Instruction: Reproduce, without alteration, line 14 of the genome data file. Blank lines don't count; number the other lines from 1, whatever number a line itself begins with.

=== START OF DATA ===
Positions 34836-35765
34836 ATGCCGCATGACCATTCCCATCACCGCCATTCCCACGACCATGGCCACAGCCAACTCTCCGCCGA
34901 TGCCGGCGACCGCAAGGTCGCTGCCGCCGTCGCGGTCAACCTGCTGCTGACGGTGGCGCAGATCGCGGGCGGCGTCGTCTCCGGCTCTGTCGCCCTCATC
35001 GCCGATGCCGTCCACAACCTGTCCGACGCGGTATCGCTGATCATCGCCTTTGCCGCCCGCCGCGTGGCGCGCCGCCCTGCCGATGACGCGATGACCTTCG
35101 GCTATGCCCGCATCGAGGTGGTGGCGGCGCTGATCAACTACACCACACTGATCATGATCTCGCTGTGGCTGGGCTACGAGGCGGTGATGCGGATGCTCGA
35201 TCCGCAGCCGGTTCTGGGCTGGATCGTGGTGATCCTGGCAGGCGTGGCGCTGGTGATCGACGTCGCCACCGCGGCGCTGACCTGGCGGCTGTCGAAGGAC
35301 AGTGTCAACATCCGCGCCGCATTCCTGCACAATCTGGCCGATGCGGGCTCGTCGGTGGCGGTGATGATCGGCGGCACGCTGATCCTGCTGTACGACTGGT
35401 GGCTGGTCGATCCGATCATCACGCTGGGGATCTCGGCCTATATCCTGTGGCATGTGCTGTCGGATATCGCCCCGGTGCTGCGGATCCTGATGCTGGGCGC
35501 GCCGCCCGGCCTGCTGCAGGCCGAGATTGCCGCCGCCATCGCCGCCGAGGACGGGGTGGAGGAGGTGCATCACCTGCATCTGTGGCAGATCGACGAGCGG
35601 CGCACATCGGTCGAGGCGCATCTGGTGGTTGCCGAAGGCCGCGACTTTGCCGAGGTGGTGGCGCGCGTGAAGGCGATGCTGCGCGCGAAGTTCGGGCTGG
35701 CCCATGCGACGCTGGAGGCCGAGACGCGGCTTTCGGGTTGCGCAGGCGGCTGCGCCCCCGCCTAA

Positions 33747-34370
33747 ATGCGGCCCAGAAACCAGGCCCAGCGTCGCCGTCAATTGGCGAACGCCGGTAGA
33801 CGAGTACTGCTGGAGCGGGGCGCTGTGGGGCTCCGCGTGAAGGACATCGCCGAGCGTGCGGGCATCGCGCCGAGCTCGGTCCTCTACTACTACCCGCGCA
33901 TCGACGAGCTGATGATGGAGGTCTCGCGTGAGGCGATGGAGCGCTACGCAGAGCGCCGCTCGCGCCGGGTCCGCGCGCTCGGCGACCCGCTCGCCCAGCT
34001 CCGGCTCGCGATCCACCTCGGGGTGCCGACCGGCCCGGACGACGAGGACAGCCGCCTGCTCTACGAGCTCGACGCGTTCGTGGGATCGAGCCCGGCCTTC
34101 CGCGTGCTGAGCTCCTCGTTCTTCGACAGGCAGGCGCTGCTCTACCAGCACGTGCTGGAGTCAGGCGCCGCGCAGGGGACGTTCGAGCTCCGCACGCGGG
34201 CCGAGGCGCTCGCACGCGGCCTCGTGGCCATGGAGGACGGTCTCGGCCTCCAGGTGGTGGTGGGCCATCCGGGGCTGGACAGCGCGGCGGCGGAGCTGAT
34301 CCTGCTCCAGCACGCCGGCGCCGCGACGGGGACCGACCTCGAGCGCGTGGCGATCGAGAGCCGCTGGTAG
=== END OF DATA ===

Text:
33801 CGAGTACTGCTGGAGCGGGGCGCTGTGGGGCTCCGCGTGAAGGACATCGCCGAGCGTGCGGGCATCGCGCCGAGCTCGGTCCTCTACTACTACCCGCGCA